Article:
Back when senior vice president Christina Glorioso (’99, ’95) was wrapping up her MBA, people had cell phones. Smart phones, on the other hand, were just a gleam in Steve Jobs’ eye. And the most pressing technological issue of the day was Y2K.

Following graduation, Glorioso went to work for Clear Channel’s sports group in relationship marketing and management communication, where she developed multi-million dollar relationships with sponsors. But she had no way of anticipating the nature of the work she would be doing 20 years later. Today, she’s a senior vice president at NBC Universal in charge of building the integrated marketing and branded content business for the news group, which includes the Today Show, Nightly News, Meet the Press, MSNBC and CNBC.

Branded content is a brave new — and potentially profitable — trend in the news industry, where the reach of traditional television programming is extended through the development of carefully curated and interactive sponsor-driven digital content. For instance, this past summer, NBC News launched a twice daily, perky four-minute news show “Stay Tuned” on the photo- and video-messaging app, Snapchat.

“The explosion of digital content and social media has changed everything,” Glorioso says. “But the most unexpected pleasant surprise is that my MBA has gotten more valuable over time. In business school, while I concentrated on marketing, I didn’t understand that I was taking away a general management perspective.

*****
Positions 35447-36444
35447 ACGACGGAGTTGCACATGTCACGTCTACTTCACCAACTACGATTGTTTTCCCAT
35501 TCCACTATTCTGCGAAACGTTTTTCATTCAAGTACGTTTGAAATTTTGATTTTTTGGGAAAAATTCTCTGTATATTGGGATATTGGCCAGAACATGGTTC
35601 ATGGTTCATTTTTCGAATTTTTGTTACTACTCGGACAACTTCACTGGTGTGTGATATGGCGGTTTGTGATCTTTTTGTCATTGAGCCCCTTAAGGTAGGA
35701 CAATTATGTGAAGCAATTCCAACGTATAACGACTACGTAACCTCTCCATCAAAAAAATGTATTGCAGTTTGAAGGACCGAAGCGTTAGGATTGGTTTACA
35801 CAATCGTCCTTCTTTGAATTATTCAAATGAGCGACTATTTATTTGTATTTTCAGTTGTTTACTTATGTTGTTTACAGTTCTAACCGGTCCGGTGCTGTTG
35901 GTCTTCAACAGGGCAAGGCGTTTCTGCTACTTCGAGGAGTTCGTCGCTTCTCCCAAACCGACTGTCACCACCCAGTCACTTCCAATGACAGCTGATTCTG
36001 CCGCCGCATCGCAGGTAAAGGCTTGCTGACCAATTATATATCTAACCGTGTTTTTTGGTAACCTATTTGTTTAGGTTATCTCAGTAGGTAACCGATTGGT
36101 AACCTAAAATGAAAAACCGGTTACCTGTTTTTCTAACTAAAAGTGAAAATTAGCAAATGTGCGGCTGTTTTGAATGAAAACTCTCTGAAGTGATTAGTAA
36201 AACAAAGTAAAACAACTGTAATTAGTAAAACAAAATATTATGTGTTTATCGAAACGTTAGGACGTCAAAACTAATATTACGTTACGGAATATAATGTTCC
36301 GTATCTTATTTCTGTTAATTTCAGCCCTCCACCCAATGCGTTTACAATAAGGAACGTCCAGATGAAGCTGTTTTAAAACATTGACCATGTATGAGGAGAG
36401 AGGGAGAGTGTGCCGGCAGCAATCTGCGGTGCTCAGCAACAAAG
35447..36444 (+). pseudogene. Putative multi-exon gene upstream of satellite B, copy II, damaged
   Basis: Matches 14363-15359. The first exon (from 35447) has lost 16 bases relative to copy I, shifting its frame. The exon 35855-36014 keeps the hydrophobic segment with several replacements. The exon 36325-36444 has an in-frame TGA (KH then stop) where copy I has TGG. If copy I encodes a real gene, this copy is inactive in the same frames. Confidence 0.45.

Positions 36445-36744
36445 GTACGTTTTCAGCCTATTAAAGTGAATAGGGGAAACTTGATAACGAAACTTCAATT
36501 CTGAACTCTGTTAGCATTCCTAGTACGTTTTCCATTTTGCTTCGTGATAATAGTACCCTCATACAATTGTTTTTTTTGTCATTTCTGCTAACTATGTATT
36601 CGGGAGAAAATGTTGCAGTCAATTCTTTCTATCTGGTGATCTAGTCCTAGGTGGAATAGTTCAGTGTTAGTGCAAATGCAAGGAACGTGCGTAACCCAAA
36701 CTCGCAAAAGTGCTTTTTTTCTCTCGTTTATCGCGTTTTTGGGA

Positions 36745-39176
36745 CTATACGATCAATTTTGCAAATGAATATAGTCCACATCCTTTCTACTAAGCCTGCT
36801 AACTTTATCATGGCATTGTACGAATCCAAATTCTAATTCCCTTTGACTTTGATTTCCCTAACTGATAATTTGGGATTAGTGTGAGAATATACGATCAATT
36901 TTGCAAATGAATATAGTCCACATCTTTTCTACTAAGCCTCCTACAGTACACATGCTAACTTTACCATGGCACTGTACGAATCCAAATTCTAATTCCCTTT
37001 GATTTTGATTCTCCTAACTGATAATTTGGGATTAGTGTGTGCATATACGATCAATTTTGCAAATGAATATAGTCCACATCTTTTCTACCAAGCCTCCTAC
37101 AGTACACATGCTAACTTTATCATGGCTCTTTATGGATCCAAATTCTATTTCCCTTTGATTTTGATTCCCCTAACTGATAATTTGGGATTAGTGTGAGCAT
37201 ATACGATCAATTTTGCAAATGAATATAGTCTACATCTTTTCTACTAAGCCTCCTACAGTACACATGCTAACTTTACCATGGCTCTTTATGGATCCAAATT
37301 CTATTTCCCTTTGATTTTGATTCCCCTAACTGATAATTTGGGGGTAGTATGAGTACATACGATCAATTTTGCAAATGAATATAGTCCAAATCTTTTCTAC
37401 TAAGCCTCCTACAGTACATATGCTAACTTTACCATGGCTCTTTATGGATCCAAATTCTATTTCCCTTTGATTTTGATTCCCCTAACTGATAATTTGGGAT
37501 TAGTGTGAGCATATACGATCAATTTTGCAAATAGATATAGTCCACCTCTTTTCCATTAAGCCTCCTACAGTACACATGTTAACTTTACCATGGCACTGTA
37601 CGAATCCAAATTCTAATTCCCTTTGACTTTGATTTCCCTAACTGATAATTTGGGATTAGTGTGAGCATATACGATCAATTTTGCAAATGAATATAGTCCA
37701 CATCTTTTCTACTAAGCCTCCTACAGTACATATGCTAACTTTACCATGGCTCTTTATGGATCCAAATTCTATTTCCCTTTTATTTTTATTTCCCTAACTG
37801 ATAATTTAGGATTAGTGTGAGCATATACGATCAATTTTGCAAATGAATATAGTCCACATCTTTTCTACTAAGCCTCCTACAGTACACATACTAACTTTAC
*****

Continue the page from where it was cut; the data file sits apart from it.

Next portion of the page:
“Negotiations is a class I took 17 years ago. I still have my binder, and I give lessons from it to people on my team,” she adds. “It was foundational learning that I was able to use not right away, but for the rest of my career. I learned about sales management in an organizational behavior class. It’s those things that I didn’t use as an early career manager. I’m using them now.”


The sweet promise of the new millennium turned bitter quickly with the attacks on 9/11. Afghanistan and Iraq dominated front page headlines. They were an important part of the story for Michael Burns (’09), who flew Apache helicopters in the Army, lead an attack helicopter platoon on more than 100 combat missions, and then played a role in rebuilding Iraq.

He came to Notre Dame for his MBA, funded by his alma mater, West Point, who wanted him to lead a diversity enrollment initiative after he graduated. “I have experienced such great opportunities, but I’ve always realized that it’s important for me to set the example for those who come behind me, especially African American males,” he says. “Why I take what I do so serious is that I truly believe we have to change the narrative of what it is to be an African American male — that when you look at a Mike Burns or anyone else who’s successful, that it’s not an anomaly. That it’s the norm.”